Thursday, April 27, 2006

How the American Dream and wearing Prada are (not) connected

Before I started college, I had it in my head that the average student became accustomed to a modest living. I had visited my Dad's alma mater and seen his hole-in-the-wall apartment, and I had heard about the high tuition bills that would come with attending a reputable university. College did not seem a time to make luxury purchases. Imagine my surprise then, when I arrived on campus and saw students with pricy Longchamp bags, designer jeans, and sizable shoe collections. This, I thought, is college? Not that I deny my own love for clothes and shopping, but I had never imagined Prada to be part of the college student's wardrobe.

Yesterday a friend pointed me to an article that explicates what many of us have thought true for a long time: that the American Dream that one can succeed through hard work and ingenuity in this country, no matter how destitute he may be at the beginning of his life, is now mostly a myth. This article spotlights a study of 4,000 children whose parents' income had been monitored first in 1968 and whose own incomes were then examined approximately 30-years later. Furthermore, the likelihood of someone born into a poor family making it into the top 5 percent is much less here than in other countries. For those born into wealth, their chances of getting rich are considerably higher: they are 20 percent more likely to make it into the top 5 percent than their poor counterparts.

How better to cap off this finding than with an article featured in a special pullout section on college education in the New York Times? This article, called "What they're Wearing at..." features several Columbia University students. One woman is shown wearing "vintage boots and a Ferragamo bag found in Paris and a Valentino scarf bought on a deep discount in Lower Manhattan," a man is shown wearing a jacket "bought with an assist from a personal shopper." As he puts it: "My mother told me to go to Bloomingdale's and treat myself." Another fashionably dressed young man "exchanged a gift from his 'well-intentioned' sister for his Prada sunglasses." Columbia's style editor at the campus paper is quoted as saying that the university" is a "place where privilege and experience meet." She's at least right about the former.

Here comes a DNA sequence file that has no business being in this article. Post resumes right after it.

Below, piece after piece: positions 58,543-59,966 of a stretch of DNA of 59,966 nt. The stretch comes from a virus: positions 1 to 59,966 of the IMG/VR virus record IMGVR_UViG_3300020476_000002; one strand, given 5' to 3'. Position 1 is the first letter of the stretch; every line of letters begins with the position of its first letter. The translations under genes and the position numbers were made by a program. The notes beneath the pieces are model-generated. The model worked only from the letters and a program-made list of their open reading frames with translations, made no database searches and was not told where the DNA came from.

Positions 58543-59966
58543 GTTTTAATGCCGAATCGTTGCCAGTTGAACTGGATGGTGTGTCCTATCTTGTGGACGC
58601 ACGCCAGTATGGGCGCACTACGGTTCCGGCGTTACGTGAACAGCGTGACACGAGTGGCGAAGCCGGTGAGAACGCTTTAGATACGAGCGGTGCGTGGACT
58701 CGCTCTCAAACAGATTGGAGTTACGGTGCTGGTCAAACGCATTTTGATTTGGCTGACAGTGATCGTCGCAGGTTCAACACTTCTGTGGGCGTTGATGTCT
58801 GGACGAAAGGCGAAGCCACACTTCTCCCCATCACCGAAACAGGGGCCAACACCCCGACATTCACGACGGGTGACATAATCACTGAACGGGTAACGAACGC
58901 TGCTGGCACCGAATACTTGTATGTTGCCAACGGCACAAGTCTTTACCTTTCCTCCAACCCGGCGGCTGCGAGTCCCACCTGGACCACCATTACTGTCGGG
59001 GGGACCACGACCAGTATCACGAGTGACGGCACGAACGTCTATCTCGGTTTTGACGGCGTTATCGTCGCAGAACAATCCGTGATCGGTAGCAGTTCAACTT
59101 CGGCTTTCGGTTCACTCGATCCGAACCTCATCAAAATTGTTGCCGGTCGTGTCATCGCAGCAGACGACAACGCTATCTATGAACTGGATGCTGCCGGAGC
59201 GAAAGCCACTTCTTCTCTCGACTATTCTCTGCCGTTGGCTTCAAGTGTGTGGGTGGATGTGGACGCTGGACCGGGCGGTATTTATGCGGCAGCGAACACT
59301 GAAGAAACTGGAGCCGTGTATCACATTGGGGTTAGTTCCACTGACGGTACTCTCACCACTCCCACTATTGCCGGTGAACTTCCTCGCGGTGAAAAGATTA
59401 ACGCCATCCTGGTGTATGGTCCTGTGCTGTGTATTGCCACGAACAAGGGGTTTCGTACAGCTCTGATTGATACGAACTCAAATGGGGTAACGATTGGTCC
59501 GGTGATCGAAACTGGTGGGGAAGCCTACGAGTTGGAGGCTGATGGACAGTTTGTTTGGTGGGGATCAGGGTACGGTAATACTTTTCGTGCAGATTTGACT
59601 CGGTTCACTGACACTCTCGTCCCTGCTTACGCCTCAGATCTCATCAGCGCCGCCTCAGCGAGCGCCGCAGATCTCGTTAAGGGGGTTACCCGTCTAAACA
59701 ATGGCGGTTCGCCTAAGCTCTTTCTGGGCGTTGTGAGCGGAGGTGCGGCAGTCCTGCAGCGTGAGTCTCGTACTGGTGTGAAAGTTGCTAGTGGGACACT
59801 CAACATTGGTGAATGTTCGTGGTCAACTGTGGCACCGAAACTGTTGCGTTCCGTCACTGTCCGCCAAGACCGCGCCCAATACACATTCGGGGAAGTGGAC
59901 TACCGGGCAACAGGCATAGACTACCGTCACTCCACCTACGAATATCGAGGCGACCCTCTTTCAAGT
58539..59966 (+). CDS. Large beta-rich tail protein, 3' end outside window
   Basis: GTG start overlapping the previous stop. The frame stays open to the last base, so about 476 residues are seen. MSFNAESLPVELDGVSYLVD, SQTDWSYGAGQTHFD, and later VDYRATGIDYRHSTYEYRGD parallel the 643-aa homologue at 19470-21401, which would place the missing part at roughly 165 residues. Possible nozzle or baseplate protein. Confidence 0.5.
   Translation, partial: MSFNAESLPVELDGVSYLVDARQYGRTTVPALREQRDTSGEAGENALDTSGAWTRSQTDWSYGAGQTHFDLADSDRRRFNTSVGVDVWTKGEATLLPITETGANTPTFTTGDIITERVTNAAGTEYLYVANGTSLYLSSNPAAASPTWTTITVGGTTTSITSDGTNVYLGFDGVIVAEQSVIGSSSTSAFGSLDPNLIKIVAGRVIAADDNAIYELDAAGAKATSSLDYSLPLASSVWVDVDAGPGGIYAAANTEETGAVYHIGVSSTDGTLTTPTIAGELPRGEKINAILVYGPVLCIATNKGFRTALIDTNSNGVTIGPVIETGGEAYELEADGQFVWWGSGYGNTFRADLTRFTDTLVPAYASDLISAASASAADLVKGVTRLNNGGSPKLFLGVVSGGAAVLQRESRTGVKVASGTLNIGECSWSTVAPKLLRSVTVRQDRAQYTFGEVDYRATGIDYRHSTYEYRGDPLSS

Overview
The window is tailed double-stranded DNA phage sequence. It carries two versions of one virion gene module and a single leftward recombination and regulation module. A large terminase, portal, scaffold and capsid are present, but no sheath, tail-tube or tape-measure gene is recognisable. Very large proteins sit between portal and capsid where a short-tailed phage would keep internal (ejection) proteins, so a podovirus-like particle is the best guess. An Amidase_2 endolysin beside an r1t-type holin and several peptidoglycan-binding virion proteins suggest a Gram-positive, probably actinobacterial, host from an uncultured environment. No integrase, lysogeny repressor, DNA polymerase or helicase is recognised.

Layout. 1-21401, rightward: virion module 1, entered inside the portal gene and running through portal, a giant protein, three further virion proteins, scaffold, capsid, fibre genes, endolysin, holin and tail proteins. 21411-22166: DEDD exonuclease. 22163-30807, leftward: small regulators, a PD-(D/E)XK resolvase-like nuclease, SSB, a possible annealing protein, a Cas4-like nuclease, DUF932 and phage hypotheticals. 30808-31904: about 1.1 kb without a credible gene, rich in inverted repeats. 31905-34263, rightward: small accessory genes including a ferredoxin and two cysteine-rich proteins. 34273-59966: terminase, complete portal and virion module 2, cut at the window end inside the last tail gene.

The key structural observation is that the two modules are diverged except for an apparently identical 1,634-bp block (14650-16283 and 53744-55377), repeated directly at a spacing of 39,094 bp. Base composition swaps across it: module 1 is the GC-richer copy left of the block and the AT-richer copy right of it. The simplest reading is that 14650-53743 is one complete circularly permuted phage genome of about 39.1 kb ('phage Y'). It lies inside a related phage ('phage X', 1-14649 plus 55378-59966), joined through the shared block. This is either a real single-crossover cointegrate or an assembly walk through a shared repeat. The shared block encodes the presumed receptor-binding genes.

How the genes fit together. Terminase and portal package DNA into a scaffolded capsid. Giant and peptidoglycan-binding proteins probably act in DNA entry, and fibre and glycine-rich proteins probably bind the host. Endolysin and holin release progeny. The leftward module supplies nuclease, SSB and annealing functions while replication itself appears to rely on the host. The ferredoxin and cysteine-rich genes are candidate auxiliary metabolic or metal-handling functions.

Steph said...

I can attest to the profile of Columbia students...yikes. Imagine being from a working class background and trying to fit in with this crowd. I certainly felt that discomfort at NU, but to a lesser extent. It wasn't just about clothes was a larger issue of lifestlye. I remember during rush how difficult it was to connect with girls who spoke about their extensive travels and activities which could only be enjoyed with those who have a certain amount of financial and social capital. But that extends beyond the greek system into everyday college life and beyond in the working world. What's especially difficult about this feeling of exclusion is that college is a time where we're looking for people to fit in with as a way to explore and affirm our identity...but when most of the people around you don't look or act like you, it can be a lonely experience.

There's a nice piece from a working-class student from Yale who wrote about her experience in a culture of affluence and privilege:

Elaine said...

Yeah, agreed. To a large extent, what sort of social life one has at college is dependent on their ability to afford it. It's always weird to see caricatures from childhood--like the rich frat guys, mostly all-white, etc. --actually played out. I was just talking with a friend from my high school about how lucky we were because it was just assumed we would not only go to college but go to what are considered great schools by most of the country. Put some of the kids from my high school into a counterpart with few resources and poorly paid teachers, and I'm sure they would have been lucky to end up at community college. I just hope the increasing lack of social mobility becomes an issue in the next election, because it is more and more palpable. I think rich and poor alike should embrace a more mobile society just in the interest of fairness.